With a boom in the number of distilleries across Tennessee, some say that could actually hurt the distinguished reputation of Tennessee whiskey and moonshine.
"Tennessee has always been a moonshine state. It will always be a moonshine state," said Billy Kaufman, with Short Mountain Distillery.
Short Mountain Distillery opened two years ago in Cannon County to help preserve that history.
After prohibition, Jack Daniel and George Dickel were the only distilleries in the state, but there are now almost 20 distilleries following a change in state law back in 2009 to increase revenue.
"Just post-prohibition time, Tennessee only allowed three counties to make spirits. They opened it up and said you could do it in any county in the state," said John Whittemore, with Short Mountain Distillery.
So what used to be a means to earn a living in isolated mountain regions is now big business, as the distilleries give a boost to local farming and employment and pay hefty taxes.
Ronald Lawson says he has been a moonshiner since he was 16 years old.
"We grind our own corn and put it in there with sugar and the other stuff," Lawson said. "We've got great water, and that is the main source of making moonshine. There's springs all over Tennessee."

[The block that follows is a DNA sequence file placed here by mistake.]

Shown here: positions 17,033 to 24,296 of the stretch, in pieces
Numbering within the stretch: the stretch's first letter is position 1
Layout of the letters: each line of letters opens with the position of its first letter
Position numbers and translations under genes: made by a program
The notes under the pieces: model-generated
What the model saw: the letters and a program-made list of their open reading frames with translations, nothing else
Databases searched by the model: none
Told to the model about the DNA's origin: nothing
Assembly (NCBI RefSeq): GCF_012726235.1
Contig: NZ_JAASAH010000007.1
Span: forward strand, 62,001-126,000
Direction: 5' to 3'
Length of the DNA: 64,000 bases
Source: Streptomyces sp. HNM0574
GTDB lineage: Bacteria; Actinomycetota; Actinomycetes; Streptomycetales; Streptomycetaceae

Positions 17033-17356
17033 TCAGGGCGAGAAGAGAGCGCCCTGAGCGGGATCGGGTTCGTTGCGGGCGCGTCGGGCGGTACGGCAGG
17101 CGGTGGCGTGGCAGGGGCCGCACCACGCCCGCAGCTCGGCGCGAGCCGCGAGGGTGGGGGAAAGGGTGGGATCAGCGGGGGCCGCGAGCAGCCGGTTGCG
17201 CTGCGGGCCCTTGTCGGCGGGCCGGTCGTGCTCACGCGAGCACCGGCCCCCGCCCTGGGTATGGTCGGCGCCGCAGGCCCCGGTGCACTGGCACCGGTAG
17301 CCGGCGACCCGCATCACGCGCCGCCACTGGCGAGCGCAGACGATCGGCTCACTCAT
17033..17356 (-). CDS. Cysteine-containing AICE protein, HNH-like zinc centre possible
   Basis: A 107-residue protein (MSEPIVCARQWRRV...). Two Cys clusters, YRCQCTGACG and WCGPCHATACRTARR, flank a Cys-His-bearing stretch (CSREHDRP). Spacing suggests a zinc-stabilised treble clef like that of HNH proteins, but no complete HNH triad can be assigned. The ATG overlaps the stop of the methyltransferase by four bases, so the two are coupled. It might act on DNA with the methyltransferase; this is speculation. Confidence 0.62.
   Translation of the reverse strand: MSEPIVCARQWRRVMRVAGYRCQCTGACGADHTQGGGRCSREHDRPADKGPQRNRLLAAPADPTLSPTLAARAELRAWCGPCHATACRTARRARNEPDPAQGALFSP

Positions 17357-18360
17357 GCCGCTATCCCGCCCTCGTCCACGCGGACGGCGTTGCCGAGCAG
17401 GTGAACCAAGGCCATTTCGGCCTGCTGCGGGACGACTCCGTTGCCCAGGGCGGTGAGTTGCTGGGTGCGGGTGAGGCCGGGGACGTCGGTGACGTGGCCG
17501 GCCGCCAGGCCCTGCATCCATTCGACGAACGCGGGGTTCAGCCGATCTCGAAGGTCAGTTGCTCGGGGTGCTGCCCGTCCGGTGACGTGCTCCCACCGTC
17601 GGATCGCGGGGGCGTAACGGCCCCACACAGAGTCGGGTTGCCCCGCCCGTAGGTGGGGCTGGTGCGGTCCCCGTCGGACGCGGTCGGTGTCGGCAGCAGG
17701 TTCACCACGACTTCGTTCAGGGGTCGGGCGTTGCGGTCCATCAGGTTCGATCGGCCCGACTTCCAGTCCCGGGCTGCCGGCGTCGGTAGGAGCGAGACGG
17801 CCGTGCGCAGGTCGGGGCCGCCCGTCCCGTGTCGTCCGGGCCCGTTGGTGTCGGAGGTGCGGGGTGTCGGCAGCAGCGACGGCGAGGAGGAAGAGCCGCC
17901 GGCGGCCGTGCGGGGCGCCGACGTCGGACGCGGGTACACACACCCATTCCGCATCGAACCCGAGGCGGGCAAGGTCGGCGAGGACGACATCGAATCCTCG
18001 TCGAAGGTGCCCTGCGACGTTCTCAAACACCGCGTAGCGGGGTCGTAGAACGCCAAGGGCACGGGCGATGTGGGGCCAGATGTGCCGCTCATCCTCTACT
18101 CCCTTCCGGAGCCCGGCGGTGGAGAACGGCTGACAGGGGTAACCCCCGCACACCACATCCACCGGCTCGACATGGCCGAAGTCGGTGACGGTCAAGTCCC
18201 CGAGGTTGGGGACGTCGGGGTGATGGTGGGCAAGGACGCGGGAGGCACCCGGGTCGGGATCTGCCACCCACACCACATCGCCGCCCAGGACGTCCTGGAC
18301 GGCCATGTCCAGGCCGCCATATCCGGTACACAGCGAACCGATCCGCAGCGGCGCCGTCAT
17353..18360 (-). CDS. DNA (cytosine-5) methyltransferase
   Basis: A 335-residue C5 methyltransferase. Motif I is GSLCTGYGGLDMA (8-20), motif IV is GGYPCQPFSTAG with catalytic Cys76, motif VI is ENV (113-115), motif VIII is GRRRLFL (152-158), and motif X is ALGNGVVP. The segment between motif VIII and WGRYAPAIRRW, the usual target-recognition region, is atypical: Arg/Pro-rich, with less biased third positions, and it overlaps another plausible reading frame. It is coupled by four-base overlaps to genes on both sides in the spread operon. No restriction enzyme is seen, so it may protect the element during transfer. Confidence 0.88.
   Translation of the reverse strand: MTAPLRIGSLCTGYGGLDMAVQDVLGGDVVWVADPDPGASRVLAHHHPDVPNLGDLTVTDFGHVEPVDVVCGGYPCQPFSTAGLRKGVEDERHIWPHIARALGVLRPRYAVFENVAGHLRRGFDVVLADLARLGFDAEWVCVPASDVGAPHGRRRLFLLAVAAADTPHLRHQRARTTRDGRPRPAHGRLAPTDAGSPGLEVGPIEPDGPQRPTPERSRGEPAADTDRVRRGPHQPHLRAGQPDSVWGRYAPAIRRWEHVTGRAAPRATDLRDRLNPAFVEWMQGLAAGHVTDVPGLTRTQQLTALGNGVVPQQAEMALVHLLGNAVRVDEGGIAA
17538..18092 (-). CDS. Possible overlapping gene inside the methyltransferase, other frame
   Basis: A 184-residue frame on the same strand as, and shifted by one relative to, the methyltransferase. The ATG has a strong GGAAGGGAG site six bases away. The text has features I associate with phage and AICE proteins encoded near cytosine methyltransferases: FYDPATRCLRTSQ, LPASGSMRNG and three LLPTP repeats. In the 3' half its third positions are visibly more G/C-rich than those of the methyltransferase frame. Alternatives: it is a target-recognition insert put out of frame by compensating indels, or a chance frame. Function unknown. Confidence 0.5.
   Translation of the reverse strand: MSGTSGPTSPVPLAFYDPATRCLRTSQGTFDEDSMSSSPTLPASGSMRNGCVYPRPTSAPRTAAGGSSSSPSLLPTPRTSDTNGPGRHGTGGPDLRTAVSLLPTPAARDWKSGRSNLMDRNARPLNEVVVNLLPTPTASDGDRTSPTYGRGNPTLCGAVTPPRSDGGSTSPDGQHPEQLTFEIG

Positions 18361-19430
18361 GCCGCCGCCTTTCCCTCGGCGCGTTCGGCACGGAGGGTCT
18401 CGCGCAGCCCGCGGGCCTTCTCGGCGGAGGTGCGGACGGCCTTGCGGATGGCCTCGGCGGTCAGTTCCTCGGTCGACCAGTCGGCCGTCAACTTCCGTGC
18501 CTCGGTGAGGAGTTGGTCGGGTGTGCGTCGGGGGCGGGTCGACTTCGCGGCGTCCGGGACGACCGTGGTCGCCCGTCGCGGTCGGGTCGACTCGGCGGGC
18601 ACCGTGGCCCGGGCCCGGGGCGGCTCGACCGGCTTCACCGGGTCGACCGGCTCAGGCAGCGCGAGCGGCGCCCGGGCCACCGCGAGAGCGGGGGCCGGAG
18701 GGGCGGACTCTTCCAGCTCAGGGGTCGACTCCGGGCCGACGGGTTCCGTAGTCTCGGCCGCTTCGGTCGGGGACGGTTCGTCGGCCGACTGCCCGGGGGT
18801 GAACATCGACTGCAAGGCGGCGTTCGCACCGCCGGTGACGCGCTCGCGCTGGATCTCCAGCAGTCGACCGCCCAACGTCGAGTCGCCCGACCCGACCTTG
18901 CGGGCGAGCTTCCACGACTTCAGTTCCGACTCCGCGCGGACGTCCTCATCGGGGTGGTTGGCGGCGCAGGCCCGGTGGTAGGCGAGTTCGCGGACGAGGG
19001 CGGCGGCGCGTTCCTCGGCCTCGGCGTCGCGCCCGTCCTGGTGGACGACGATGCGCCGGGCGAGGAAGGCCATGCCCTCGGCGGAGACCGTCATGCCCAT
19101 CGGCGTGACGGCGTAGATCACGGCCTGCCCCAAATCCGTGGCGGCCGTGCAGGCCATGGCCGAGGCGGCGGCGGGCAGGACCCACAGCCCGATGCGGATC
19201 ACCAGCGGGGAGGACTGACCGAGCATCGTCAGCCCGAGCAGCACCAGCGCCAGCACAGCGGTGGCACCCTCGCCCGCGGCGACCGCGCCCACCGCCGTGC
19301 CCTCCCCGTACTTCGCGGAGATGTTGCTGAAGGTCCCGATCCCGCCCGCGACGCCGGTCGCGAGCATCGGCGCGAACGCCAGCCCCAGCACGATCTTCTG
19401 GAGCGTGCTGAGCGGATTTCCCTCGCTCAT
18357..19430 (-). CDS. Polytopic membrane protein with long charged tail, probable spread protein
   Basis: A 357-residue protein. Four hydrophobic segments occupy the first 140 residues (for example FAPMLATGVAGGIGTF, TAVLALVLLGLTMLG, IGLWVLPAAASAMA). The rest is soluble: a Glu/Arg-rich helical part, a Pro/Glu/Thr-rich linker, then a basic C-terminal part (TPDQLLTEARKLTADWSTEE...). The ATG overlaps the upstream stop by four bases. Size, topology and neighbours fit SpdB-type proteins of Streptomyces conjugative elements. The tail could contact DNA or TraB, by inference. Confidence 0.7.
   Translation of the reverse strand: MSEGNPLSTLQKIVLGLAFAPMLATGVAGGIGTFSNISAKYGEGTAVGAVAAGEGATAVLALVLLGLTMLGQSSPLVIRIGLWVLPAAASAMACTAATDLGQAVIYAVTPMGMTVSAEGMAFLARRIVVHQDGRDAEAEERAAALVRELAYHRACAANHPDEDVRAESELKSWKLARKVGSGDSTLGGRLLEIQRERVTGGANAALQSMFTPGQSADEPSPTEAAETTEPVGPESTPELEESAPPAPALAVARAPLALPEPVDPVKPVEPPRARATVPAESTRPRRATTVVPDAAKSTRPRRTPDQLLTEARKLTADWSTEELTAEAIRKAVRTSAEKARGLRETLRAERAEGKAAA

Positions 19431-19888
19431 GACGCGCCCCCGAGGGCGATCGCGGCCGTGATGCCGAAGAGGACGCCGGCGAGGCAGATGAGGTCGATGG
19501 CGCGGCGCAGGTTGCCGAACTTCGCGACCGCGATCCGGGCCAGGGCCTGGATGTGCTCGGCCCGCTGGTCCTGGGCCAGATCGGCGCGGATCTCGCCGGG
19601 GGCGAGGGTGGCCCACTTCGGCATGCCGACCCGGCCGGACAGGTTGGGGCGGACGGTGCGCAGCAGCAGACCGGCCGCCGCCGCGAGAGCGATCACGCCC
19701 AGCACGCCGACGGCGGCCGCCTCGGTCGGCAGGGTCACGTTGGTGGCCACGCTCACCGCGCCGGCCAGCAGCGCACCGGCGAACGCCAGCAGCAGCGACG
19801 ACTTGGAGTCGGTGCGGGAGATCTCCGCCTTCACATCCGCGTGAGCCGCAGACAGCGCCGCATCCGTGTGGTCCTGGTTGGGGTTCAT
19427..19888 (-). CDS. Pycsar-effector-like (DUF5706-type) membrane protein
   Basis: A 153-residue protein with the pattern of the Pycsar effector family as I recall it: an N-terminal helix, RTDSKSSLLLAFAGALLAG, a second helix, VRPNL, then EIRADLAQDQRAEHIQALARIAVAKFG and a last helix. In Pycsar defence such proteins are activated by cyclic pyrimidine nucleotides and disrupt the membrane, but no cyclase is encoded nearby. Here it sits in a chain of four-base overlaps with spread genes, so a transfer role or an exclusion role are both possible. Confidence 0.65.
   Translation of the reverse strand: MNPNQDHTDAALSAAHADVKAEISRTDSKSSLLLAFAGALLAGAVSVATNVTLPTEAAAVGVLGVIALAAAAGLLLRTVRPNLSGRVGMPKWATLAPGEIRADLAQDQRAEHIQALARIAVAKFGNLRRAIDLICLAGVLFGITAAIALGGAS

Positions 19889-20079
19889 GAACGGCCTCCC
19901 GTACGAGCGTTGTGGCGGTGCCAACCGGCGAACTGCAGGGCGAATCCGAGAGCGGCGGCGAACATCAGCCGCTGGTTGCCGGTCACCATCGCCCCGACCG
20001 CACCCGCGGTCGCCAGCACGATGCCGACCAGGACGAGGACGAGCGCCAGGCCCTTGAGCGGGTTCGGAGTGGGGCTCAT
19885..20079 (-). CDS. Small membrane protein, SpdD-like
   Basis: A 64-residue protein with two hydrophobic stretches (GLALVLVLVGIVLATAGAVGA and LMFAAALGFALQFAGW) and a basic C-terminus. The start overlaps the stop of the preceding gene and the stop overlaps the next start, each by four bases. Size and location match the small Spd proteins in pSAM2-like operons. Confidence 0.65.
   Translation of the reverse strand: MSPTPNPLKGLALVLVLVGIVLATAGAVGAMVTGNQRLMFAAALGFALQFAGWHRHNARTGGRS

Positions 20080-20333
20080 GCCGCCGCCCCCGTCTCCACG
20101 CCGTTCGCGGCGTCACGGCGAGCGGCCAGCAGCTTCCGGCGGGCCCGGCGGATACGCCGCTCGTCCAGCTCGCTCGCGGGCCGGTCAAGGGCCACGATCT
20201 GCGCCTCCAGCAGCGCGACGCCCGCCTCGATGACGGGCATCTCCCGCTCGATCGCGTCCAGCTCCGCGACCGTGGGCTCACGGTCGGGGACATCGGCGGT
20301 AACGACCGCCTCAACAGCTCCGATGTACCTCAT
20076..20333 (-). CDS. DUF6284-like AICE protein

And there's the catch. The brand "Tennessee moonshine" is not regulated, so some of the distilleries may not actually be using Tennessee spring water or corn. Instead, they may just be bottling in the state of Tennessee with ingredients from elsewhere, and that could hurt Tennessee's good name.
"If we just go down the road of trying to make a buck on the good name of Tennessee, it's all going to come to an end in 10 years," Kaufman said.
The group at Short Mountain Distillery is trying to get some quality standards in place, but in the meantime, they say they will still use their slow-cooking, 100-year-old method to make great Tennessee moonshine.
"If it burns blue, you've got good stuff. If it doesn't, you better throw that stuff out," Whittemore said.
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